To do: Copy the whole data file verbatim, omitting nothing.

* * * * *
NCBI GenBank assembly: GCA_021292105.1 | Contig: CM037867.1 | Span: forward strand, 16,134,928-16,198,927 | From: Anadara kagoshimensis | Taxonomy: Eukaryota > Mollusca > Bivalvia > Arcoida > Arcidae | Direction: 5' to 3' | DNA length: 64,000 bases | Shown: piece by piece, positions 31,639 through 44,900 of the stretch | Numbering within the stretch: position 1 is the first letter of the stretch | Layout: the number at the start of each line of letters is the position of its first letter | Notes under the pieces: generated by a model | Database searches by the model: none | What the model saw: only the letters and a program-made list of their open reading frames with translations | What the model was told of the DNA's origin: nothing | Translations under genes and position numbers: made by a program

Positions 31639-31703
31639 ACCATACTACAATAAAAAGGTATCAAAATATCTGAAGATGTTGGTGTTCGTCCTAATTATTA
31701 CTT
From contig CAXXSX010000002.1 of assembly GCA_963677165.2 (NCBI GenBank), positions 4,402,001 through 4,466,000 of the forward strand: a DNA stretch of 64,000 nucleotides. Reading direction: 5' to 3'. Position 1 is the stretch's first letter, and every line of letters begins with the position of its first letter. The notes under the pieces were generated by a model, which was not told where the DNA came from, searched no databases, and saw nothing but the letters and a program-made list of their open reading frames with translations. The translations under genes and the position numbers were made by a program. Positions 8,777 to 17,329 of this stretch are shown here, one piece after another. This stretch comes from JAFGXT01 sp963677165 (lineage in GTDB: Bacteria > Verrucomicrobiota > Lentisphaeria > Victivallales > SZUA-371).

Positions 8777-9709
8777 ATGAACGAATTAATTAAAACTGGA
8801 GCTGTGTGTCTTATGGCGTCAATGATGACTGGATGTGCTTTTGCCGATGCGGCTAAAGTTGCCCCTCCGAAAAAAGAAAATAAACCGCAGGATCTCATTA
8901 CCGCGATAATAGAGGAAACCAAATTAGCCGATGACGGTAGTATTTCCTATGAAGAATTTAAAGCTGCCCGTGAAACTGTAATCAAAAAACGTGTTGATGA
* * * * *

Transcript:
NCBI GenBank assembly: GCA_021292105.1 | Contig: CM037867.1 | Span: forward strand, 16,134,928-16,198,927 | From: Anadara kagoshimensis | Taxonomy: Eukaryota > Mollusca > Bivalvia > Arcoida > Arcidae | Direction: 5' to 3' | DNA length: 64,000 bases | Shown: piece by piece, positions 31,639 through 44,900 of the stretch | Numbering within the stretch: position 1 is the first letter of the stretch | Layout: the number at the start of each line of letters is the position of its first letter | Notes under the pieces: generated by a model | Database searches by the model: none | What the model saw: only the letters and a program-made list of their open reading frames with translations | What the model was told of the DNA's origin: nothing | Translations under genes and position numbers: made by a program

Positions 31639-31703
31639 ACCATACTACAATAAAAAGGTATCAAAATATCTGAAGATGTTGGTGTTCGTCCTAATTATTA
31701 CTT
From contig CAXXSX010000002.1 of assembly GCA_963677165.2 (NCBI GenBank), positions 4,402,001 through 4,466,000 of the forward strand: a DNA stretch of 64,000 nucleotides. Reading direction: 5' to 3'. Position 1 is the stretch's first letter, and every line of letters begins with the position of its first letter. The notes under the pieces were generated by a model, which was not told where the DNA came from, searched no databases, and saw nothing but the letters and a program-made list of their open reading frames with translations. The translations under genes and the position numbers were made by a program. Positions 8,777 to 17,329 of this stretch are shown here, one piece after another. This stretch comes from JAFGXT01 sp963677165 (lineage in GTDB: Bacteria > Verrucomicrobiota > Lentisphaeria > Victivallales > SZUA-371).

Positions 8777-9709
8777 ATGAACGAATTAATTAAAACTGGA
8801 GCTGTGTGTCTTATGGCGTCAATGATGACTGGATGTGCTTTTGCCGATGCGGCTAAAGTTGCCCCTCCGAAAAAAGAAAATAAACCGCAGGATCTCATTA
8901 CCGCGATAATAGAGGAAACCAAATTAGCCGATGACGGTAGTATTTCCTATGAAGAATTTAAAGCTGCCCGTGAAACTGTAATCAAAAAACGTGTTGATGA